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What Charlie Chaplin Taught Me About Creativity

What Charlie Chaplin Taught Me About Creativity

Charlie Chaplin’s brand of creativity is stunning. His career began when he was only 14.  His career lasted for well over seven decades. He became beloved in American theaters for his portrayal of “The Little Tramp.” Chaplin was awarded an honorary Oscar in 1971. Of his award the Academy noted, “the incalculable effect he has had in making motion pictures the art form of this century”. He was given an unprecedented 12 minute standing ovation. Sir Charles “Charlie” Spencer Chaplin died of a stroke, at the age of 88 in his adopted home in Switzerland on December 25, 1977.

Laughter

A day without laughter is a day wasted. -Chaplin

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    Chaplin built his career around making people laugh. To him it was a serious business, indeed. Making boots out of a pair of loaves with forks for legs, is only a scratch on the surface. He made millions laugh with almost all of his work. My lesson learned is to not take myself so seriously.

    Carry On

    Nothing is permanent in this wicked world not even our troubles~Chaplin

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      Chaplin certainly had his fair share of difficulties. One such problem was in the 1940’s he was accused of impregnating Ms. Joan Barry. Under J. Edgar Hoover, the FBI got involved accusing Chaplin of violating federal laws. The FBI involvement would later lead to banning Chaplin from the United States. My lesson learned is to keep going despite indifference, and even when I feel discouraged with my work.

      Stand Up For What You Believe In

      Man as an individual is a genius. But men in the mass form the headless monster, a great brutish idiot that goes where prodded~Chaplin

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        The Great Dictator was a 1940’s film that mocked Hitler and his ‘glorious’ Third Reich. It was in this film that fans first heard Chaplin speak. While the movie was commercially successful, it garnered a great deal of negative attention.This was due largely to the fact that Chaplin used six minutes in the film to express his political views. My lesson learned is to be passionate about my work, despite criticism.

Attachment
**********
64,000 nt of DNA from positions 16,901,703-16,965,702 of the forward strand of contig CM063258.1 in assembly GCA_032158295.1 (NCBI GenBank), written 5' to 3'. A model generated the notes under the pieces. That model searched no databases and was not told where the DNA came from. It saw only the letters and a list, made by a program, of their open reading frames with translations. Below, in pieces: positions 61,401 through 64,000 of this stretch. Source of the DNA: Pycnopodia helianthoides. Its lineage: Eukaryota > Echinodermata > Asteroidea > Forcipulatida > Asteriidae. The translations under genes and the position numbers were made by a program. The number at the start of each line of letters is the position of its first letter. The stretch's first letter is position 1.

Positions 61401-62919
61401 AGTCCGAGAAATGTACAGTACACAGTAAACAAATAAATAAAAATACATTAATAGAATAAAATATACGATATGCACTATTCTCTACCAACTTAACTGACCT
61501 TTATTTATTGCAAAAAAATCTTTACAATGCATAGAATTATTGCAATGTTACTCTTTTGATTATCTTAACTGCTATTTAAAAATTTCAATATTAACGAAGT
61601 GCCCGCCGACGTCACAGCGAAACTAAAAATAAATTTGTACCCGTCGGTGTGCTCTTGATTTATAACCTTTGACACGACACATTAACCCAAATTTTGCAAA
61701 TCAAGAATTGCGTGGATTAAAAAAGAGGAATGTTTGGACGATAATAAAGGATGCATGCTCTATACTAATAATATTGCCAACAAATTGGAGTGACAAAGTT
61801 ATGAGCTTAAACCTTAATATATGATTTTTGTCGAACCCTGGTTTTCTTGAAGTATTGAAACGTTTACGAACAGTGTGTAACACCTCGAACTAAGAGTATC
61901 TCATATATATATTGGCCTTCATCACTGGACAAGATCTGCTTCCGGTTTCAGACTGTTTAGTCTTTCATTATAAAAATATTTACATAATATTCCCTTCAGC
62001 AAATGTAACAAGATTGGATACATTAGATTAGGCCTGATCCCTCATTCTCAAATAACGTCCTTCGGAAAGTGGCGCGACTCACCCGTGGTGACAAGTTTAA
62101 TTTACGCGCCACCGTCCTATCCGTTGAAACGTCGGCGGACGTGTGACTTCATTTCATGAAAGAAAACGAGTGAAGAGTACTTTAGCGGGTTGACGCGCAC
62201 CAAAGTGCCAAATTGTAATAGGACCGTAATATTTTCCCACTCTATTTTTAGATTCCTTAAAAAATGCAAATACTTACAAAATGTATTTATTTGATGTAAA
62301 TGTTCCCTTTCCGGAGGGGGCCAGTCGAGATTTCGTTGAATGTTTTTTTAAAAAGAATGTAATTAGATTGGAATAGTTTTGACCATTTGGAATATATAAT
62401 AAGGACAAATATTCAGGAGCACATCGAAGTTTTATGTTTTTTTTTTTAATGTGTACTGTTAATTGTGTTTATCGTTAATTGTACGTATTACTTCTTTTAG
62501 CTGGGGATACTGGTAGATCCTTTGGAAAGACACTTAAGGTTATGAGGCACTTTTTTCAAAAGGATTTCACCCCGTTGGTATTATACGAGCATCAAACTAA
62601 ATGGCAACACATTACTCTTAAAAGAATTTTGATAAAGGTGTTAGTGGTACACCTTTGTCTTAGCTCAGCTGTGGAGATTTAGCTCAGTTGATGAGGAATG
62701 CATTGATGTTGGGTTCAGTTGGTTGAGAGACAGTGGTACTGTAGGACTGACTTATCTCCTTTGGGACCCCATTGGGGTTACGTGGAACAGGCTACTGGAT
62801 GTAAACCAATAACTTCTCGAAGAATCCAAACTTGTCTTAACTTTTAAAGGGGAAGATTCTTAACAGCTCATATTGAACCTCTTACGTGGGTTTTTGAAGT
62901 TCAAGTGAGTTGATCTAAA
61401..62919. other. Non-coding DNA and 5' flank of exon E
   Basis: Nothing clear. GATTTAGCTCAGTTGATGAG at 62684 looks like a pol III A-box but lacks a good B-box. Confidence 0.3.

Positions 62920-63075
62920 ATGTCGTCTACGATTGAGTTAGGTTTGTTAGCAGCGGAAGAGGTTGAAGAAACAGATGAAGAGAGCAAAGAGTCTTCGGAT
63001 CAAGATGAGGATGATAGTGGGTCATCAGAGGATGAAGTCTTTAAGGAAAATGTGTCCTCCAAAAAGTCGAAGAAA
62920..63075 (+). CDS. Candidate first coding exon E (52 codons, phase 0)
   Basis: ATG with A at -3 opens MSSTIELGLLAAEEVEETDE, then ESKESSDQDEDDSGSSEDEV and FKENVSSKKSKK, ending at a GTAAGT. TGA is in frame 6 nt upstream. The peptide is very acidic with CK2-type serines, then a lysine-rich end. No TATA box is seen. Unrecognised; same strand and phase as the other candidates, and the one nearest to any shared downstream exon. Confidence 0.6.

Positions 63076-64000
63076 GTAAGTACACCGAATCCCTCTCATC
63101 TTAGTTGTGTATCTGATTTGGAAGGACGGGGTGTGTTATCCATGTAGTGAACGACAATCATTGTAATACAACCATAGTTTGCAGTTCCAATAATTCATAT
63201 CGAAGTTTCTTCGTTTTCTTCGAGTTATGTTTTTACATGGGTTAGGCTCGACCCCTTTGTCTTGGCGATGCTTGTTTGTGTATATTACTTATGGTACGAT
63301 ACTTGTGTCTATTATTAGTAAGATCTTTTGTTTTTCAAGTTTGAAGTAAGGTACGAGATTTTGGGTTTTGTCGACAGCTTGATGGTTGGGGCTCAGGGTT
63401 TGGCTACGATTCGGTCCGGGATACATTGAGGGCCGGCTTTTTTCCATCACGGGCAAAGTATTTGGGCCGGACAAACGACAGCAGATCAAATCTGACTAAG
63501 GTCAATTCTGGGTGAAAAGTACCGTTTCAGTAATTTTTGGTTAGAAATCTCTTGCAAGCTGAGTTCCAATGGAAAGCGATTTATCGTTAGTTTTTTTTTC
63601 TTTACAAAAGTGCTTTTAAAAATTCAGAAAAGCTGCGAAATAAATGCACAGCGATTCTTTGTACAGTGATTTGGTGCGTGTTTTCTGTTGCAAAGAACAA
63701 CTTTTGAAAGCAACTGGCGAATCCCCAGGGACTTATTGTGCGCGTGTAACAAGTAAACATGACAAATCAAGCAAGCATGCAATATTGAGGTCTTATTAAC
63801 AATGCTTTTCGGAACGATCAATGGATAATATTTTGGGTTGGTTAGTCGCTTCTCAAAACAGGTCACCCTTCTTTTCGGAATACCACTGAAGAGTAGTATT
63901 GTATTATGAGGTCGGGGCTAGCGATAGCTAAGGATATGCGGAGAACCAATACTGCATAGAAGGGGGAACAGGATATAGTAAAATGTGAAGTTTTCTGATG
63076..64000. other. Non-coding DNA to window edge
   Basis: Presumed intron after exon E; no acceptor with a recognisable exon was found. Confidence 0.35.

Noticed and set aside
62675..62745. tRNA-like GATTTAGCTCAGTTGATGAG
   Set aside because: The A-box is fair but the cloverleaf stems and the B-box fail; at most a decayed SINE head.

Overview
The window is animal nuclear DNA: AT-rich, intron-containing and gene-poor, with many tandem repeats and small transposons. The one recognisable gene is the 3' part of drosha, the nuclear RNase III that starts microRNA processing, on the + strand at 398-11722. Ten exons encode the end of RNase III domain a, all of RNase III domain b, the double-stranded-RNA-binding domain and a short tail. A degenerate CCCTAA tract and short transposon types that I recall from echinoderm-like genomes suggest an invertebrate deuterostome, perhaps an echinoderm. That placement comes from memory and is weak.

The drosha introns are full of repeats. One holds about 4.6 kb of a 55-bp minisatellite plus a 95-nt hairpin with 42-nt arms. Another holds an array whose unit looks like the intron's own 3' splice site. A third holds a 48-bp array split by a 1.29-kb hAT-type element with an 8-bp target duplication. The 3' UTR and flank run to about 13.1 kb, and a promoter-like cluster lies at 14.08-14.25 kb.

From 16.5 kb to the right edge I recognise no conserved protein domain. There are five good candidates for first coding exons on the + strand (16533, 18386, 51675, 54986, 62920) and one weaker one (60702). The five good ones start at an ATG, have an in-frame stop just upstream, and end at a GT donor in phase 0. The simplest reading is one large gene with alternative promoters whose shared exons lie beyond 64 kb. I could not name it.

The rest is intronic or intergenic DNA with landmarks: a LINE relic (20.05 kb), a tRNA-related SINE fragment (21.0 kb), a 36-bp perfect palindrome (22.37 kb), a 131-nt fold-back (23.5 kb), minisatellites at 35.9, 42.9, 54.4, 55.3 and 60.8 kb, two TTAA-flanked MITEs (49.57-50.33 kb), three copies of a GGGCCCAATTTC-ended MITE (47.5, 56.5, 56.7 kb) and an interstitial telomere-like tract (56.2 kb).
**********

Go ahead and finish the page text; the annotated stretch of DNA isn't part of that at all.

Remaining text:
Don’t Give Up

        Despair is a narcotic. It lulls the mind to indifference.~Chaplin

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          From his famous portrayal as the “Little Tramp” to his controversial political views; Chaplin’s entire career could be defined by the words to never give up. My lesson learned is to have the same dedication in my creative career.

          Work With What You’ve Got

          All I need to make a comedy is a park, a policeman and a pretty girl.~Chaplin

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            Chaplin

            managed to be hilarious in the simplest of ways. He could make millions laugh at almost any predicament, he as the tramp found himself in. The chase sequences are nothing short of brilliant and funny.  My lesson learned is to use the skills and talents I already have in my creative career.

            Tell Your Truth

            I went into the business for the money, and the art grew out of it. If people are disillusioned by that remark, I can’t help it. It’s the truth.~Chaplin

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              Charlie Chaplin

              could be, if nothing else, brutally honest. His aim was to make money and that is exactly what he did with his art. However, no one can say or even intimate that Chaplin did not work hard for his fame and fortune. He continued to work on films up to the age of 87, about a year before his death. My lesson learned here is that, creativity can lead to money, but it doesn’t always.